Justice Ministry Defends Emergency Law Ahead of Constitutional Review

3 min read
Justice Ministry spokesman Chin Malin speaks to reporters on November 6, 2018. (Heng Vichet/VOD)

Ahead of a constitutional review of the state of emergency draft law, a Justice Ministry official again defended the sweeping legislation, saying it would not violate citizens’ rights despite concerns raised by the U.N. and civil society. 

Chin Malin, spokesman for the Justice Ministry, said during a press conference on Wednesday that the Constitutional Council will review the draft law on Friday.

“After the Constitutional Council sees this law and decides that it does not violate the constitution and people’s freedoms, the next step is this law will be sent to the head of state for signature to be introduced into law,” Malin said, while reiterating that the law would probably not be implemented if the Covid-19 infection rate remains as low as it currently is. 

No new Covid-19 cases were reported in Cambodia for the 10th consecutive day on Wednesday. The Health Ministry said 12 patients remained in hospitals, of the 122 people who have tested positive for the novel coronavirus since January.

The draft Law on the Management of the Nation in Emergencies gives the government broad powers to restrict people’s movement and communications and implement martial law in times of war, pandemics or other national security crises, according to an unofficial translation of the text published by state media outlet AKP.

While King Norodom Sihamoni is visiting China for a health checkup, Malin noted that the acting head of state, Senate president Say Chhum, can sign the bill into law.

The king has also been abroad during the signing of other widely criticized laws, including the 2017 amendment to the political parties law and the 2018 lese majeste law

The National Assembly passed the draft state of emergency law just 16 days after Prime Minister Hun Sen said he was considering declaring a state of emergency due to the Covid-19 pandemic, a relatively rapid response compared to other pending legislation, like a draft law on access to information, that has languished under government review for years.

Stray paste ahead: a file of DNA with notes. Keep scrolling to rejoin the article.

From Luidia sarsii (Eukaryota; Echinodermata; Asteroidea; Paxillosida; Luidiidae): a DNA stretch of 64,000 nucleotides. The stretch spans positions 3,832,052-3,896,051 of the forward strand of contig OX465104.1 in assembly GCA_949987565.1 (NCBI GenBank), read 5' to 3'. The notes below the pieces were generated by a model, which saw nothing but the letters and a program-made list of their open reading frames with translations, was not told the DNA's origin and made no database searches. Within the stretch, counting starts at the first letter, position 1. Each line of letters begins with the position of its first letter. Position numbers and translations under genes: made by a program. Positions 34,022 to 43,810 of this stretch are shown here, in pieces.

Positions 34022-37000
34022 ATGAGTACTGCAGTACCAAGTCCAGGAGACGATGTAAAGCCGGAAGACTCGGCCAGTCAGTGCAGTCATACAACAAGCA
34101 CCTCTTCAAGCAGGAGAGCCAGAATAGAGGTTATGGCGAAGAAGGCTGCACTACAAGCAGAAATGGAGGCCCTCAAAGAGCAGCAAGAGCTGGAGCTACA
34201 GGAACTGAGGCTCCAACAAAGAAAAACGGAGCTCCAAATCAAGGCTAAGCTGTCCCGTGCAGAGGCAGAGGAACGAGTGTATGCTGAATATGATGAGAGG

Just after the Senate unanimously approved the draft law on Friday, Rhona Smith, the U.N. special rapporteur on the situation of human rights in Cambodia, said that emergency measures must be “necessary and proportionate” to the national crisis at hand.

“The broadly worded language on the protection of national security and public order, ostensibly aimed at addressing COVID-19, can potentially be used to infringe on the right to privacy and unnecessarily restrict freedoms of expression, association and peaceful assembly,” Smith said in a statement.

Malin denied the rapporteur’s concerns, claiming that the majority of Cambodians supported the law and only “small groups” had disputed the intentions behind it. The law would strengthen democracy, rule of law and human rights in the country, he said.

“Her criticism could come from extreme fears…without clearly understanding the law’s content, or she might misunderstand the meaning of our law,” Malin added.

Compared to other countries, Malin argued that Cambodia’s emergency law was more balanced because it would divide powers between the prime minister, National Assembly and Senate, rather than placing full emergency power in the hands of one figurehead.

However, legal expert Sok Sam Oeun noted that neither the pending law nor the Constitution, which allows the king to invoke a state of emergency, specify how power would be split among government leaders.

“If we look into the Constitution and this law, there is nothing different,” he said. “The Constitution states that the king has power to announce a state of emergency, but within that period of emergency, it does not state what power the executive body would have, what power the legislative body retains nor what power the court still has…The [draft] state of emergency law also does not state this.”

Sam Oeun urged officials to better define the powers of the three government bodies before passing the law in order to avoid abuses of power. 

Since the 2018 national election, the ruling CPP has fully controlled both the executive branch and parliament.

Additional reporting by Hun Sirivadh

(Translated and edited from the original article in VOD Khmer)

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